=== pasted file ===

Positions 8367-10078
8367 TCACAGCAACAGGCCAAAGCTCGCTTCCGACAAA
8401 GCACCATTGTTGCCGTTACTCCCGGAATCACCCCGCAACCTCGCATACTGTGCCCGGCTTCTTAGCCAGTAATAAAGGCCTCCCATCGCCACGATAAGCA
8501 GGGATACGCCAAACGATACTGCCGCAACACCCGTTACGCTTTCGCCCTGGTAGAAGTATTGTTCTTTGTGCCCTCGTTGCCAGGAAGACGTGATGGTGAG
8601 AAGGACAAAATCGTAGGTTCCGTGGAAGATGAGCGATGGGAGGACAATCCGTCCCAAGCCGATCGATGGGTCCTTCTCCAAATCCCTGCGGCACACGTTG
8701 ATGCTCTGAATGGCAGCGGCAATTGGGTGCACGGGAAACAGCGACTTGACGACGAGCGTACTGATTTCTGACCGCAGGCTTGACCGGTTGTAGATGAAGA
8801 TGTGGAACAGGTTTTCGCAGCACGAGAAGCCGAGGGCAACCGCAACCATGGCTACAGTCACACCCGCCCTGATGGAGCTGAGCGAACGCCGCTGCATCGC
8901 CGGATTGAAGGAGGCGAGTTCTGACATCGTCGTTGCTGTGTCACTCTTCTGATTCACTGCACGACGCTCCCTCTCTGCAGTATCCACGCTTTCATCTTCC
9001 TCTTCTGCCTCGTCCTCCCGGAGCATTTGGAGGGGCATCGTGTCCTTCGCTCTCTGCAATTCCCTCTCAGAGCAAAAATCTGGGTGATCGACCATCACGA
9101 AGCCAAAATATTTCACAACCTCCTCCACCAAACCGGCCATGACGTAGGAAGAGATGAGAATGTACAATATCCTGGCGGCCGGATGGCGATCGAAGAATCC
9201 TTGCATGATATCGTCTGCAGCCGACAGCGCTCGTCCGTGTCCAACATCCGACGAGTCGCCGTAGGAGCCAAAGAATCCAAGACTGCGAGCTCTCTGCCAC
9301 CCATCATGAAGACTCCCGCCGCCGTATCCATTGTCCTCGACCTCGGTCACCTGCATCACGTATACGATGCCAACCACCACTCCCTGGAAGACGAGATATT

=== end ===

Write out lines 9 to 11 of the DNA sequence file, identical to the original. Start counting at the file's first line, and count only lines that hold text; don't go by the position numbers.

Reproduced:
9001 TCTTCTGCCTCGTCCTCCCGGAGCATTTGGAGGGGCATCGTGTCCTTCGCTCTCTGCAATTCCCTCTCAGAGCAAAAATCTGGGTGATCGACCATCACGA
9101 AGCCAAAATATTTCACAACCTCCTCCACCAAACCGGCCATGACGTAGGAAGAGATGAGAATGTACAATATCCTGGCGGCCGGATGGCGATCGAAGAATCC
9201 TTGCATGATATCGTCTGCAGCCGACAGCGCTCGTCCGTGTCCAACATCCGACGAGTCGCCGTAGGAGCCAAAGAATCCAAGACTGCGAGCTCTCTGCCAC